William in Kenya for wedding of gap-year love rumour pal


The Duke of Cambridge has flown to Kenya to attend the wedding of a close friend and learn more about wildlife conservation projects.

William will be among the guests when long-term pal Jessica Craig marries Jonathan Baillie, conservation programmes director at the Zoological Society of London, this Easter weekend.

In 2003 St James's Palace took the unusual step of denying William was romantically attached to Miss Craig, the daughter of a wealthy Kenyan conservationist.

The palace poured cold water on reports the Duke had fallen for her during his gap year in 2001 when he visited the east African nature reserve, Lewa Wildlife Conservancy, her father co-founded, saying they were just friends.

They have remained close friends and William even proposed to wife Kate at Lewa while the pair were on a romantic break in October 2010.

Kensington Palace did not comment on whether the Duke would be attending the wedding, as has been widely reported, but it is understood William will be joining the guests.

Last week William responded to media accusations he is work-shy by saying such criticisms were "part of the job''. He has been working this week as a helicopter pilot with East Anglian Air Ambulance and is due to return to work next week after the Easter break.

In a statement the palace said the four-day trip was private and would begin on Thursday with the Duke meeting the president of Kenya. The trip is being funded privately.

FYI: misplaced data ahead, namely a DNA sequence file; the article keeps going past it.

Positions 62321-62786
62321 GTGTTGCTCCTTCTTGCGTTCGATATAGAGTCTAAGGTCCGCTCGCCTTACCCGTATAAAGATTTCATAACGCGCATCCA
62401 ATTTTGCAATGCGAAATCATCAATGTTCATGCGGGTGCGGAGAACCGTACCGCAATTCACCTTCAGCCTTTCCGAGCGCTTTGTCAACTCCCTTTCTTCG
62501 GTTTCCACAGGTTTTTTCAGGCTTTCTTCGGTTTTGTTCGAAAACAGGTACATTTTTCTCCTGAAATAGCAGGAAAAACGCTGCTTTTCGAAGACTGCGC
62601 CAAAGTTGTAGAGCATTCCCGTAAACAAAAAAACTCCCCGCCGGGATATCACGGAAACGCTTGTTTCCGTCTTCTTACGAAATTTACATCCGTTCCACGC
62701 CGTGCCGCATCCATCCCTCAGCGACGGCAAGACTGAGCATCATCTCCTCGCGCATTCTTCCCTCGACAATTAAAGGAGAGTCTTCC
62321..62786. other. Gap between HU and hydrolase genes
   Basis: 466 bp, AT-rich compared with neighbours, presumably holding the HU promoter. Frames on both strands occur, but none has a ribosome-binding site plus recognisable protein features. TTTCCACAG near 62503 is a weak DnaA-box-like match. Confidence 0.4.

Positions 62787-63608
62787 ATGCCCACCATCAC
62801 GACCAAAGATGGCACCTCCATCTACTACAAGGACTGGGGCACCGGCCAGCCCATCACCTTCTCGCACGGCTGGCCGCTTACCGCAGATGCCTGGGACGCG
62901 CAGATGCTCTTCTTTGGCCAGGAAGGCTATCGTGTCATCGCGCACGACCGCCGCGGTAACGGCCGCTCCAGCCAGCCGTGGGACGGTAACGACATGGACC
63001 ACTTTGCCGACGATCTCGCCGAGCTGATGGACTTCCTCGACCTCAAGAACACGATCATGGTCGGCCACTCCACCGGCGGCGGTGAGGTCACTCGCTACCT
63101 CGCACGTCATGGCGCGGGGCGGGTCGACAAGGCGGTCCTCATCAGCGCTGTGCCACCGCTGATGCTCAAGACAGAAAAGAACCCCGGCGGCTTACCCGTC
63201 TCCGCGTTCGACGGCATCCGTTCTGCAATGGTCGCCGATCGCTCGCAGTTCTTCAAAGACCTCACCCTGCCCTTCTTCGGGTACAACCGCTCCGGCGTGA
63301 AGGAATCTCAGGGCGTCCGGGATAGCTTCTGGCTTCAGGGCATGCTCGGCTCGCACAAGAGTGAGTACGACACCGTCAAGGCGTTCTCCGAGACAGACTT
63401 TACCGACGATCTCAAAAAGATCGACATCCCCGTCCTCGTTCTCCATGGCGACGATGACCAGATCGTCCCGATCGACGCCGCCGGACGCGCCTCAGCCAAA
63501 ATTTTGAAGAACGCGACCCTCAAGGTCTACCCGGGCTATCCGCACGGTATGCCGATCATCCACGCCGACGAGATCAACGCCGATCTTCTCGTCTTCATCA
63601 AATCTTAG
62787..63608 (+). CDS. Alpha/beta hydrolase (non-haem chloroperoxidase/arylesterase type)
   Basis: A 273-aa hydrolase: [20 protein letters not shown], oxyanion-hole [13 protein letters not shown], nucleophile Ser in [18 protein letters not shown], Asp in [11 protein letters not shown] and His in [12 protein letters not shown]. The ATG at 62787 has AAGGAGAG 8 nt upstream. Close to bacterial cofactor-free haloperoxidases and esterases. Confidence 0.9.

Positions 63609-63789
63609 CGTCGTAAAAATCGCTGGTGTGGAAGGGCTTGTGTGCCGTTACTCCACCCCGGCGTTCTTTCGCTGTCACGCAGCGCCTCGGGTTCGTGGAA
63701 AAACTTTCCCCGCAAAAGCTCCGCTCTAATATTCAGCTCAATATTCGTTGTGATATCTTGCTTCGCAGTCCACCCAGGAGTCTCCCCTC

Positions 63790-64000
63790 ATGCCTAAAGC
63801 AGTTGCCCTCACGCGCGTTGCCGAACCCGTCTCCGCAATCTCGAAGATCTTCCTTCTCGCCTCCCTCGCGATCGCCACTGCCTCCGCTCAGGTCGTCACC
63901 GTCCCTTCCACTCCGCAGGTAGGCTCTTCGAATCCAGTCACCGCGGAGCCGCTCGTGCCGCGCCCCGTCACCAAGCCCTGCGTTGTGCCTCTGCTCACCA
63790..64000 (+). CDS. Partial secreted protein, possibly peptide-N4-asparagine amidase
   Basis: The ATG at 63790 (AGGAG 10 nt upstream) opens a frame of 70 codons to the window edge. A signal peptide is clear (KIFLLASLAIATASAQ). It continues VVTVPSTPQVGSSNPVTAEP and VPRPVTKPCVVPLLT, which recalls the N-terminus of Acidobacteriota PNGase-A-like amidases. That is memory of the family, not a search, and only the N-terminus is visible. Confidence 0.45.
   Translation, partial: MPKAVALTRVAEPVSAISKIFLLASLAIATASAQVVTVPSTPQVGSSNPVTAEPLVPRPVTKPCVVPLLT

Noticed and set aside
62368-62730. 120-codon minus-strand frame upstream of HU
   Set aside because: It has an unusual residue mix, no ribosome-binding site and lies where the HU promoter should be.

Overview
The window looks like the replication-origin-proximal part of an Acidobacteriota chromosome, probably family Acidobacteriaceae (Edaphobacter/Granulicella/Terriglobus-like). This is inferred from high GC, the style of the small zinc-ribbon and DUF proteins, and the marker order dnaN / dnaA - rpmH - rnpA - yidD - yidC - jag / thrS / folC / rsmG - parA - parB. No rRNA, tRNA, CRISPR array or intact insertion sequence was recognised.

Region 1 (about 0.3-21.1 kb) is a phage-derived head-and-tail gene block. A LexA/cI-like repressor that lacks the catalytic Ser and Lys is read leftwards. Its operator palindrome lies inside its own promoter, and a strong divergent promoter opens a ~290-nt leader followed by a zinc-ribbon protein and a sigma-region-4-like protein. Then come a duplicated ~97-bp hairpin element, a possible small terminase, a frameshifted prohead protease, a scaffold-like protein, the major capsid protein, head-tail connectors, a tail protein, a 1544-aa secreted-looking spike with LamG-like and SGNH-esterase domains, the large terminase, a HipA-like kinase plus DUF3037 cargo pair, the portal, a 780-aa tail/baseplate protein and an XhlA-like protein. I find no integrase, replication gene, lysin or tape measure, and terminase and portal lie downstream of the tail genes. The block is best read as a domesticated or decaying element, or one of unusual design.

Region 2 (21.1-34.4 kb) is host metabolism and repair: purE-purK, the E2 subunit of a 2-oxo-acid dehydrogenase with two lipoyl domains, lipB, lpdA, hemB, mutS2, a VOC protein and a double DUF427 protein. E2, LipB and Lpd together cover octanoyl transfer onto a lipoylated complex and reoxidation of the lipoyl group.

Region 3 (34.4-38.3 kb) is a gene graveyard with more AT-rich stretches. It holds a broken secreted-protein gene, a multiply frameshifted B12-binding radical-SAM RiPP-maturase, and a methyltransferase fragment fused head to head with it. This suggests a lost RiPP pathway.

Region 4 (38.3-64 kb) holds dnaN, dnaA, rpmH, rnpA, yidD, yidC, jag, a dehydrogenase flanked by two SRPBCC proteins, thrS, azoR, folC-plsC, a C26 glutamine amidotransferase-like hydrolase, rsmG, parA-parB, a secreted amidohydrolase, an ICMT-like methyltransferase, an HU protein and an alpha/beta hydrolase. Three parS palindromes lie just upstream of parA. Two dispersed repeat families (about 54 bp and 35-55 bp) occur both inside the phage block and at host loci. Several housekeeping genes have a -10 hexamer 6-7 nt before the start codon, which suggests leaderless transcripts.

Kensington Palace said: "The meeting is taking place at the request of Her Majesty's Government, and His Royal Highness is pleased to have the opportunity to meet the president while he is in Kenya.

"They will discuss the relationship between the United Kingdom and Kenya, to deepen relations between the two countries on a broad range of topics including defence and security, and conservation."

An ambitious project, championed by William, to shut down illegal trafficking routes was launched last week. 

Leading figures from conservation charities, airliners, shipping organisations and other bodies signed up to a declaration committing them to major steps to tackle smugglers moving rhino horn, ivory and other endangered animal parts for huge profits.

William is royal patron of the wildlife conservation organisation Tusk Trust and after meeting the president he will spend the remainder of the day seeing first-hand some of the long standing conservation and anti-poaching initiatives taking place in Kenya which are supported by the trust.

The Duke will watch vets at work in the field as they fit radio tracking collars to elephants to help with research and conservation.

At Lewa, William will spend time with a team of rangers to learn about their work protecting one of Africa's significant rhino populations from poaching.

Miss Craig's wedding will take place on Saturday and William will spend the rest of his time in Africa privately.